As consumers deal with a deluge of streaming video services, an obvious solution is rebundling. We still don’t know which company will be the first to offer a batch of subscription products for a discounted price — similar to traditional pay TV.
The answer is an important one. The aggregator of content is the user’s direct point of commerce — which comes with the perk of consumption data. That’s the ideal position in the digital age, when advertisers follow spending habits.
Unlike cable TV, a digital bundle of services doesn’t need to be restricted to just television. This gives an aggregator the ability to personalize offerings like never before, mixing and matching television, news, e-commerce, gaming, health, and any other service that charges a monthly or annual subscription rate.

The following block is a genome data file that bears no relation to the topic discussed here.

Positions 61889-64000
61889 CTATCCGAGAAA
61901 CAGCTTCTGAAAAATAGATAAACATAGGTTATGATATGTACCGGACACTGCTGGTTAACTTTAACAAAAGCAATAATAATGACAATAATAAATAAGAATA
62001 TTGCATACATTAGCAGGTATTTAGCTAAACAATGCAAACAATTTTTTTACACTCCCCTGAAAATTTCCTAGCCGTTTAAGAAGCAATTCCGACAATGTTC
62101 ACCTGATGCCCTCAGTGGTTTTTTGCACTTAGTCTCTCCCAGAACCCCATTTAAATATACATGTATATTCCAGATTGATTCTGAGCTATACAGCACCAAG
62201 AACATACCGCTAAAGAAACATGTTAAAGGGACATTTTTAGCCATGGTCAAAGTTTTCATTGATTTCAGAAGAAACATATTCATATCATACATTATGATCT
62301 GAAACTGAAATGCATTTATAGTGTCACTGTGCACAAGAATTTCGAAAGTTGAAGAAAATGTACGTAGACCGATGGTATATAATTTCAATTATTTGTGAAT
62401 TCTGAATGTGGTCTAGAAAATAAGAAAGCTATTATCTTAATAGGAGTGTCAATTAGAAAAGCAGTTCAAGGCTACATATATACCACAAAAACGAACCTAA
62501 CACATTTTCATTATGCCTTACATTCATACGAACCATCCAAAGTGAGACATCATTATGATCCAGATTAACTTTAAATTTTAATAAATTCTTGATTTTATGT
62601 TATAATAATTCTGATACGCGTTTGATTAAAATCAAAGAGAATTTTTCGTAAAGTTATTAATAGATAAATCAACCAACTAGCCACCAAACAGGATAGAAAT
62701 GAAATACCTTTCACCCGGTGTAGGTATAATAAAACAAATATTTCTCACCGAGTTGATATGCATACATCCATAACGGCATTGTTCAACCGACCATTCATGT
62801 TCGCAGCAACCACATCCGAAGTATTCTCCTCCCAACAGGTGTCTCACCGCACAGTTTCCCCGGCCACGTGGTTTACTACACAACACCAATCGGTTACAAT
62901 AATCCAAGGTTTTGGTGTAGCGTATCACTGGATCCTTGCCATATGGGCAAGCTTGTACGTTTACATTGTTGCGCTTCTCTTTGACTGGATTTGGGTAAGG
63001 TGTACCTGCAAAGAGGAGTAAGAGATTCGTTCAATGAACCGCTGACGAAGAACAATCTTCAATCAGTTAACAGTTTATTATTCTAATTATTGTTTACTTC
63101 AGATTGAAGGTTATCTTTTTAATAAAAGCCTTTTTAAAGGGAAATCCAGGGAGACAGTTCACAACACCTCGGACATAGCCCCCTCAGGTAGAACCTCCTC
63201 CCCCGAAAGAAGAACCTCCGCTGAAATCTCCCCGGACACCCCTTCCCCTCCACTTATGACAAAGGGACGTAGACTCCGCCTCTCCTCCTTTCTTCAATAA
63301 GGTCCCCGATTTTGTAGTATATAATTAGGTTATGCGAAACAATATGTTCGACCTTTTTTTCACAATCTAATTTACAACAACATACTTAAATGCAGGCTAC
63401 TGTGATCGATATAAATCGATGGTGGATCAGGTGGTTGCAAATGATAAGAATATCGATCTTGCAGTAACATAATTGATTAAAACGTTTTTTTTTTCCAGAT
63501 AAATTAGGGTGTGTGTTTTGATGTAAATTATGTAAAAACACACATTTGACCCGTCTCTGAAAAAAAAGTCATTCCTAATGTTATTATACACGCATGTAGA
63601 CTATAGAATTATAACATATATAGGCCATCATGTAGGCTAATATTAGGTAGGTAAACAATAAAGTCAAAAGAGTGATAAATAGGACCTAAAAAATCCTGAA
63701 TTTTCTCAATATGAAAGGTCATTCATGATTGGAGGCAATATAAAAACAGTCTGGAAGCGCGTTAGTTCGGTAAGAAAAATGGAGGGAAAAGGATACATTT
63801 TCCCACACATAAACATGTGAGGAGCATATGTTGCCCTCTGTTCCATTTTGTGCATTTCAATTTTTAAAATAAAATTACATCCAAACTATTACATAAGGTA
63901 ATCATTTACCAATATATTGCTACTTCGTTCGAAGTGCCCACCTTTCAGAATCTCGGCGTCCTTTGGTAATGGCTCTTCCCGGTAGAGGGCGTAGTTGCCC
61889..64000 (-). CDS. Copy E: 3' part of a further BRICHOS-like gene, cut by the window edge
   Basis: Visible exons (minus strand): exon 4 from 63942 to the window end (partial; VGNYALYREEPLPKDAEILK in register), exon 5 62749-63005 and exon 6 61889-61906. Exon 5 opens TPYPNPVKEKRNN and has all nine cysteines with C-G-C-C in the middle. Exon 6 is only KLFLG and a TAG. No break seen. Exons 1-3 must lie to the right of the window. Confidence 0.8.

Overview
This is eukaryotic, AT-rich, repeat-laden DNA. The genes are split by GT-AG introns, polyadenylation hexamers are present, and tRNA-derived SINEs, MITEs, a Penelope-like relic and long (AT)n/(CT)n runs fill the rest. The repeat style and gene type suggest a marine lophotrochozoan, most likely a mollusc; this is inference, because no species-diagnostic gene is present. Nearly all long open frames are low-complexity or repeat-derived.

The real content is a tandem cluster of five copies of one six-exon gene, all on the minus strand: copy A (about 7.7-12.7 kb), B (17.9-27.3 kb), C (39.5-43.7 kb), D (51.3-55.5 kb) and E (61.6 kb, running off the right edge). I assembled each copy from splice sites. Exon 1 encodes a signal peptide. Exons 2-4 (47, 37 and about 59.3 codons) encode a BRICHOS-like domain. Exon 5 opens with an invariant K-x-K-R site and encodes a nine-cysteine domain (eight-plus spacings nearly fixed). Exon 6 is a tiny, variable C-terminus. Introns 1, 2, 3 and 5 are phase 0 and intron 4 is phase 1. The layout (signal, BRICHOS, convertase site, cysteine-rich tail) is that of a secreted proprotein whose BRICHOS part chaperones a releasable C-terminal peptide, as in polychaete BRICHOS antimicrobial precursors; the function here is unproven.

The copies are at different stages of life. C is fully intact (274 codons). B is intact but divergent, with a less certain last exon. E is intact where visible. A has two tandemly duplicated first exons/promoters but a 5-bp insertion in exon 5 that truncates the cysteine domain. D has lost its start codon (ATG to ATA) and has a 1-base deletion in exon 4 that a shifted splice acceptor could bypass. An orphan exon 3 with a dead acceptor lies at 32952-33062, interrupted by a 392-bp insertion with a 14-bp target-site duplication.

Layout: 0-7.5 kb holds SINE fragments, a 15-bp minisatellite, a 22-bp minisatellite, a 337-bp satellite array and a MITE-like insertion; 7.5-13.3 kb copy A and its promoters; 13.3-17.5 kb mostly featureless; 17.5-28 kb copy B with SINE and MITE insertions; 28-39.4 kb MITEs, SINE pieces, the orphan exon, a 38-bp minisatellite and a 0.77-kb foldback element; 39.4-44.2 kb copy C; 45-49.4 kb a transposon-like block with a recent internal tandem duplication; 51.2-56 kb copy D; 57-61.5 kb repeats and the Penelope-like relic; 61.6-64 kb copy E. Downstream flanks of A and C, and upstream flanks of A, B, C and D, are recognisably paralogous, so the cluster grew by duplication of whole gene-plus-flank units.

The obvious “aggregator 2.0” candidates are the streaming hardware technology companies (Apple, Amazon, Roku) or the cable companies (Comcast, Charter, Altice USA) that have traditionally bundled content. It’s also possible media companies, such as Disney, could embrace bundling by incorporating other programming into their streaming ecosystems.
In the past year, Verizon and T-Mobile have methodically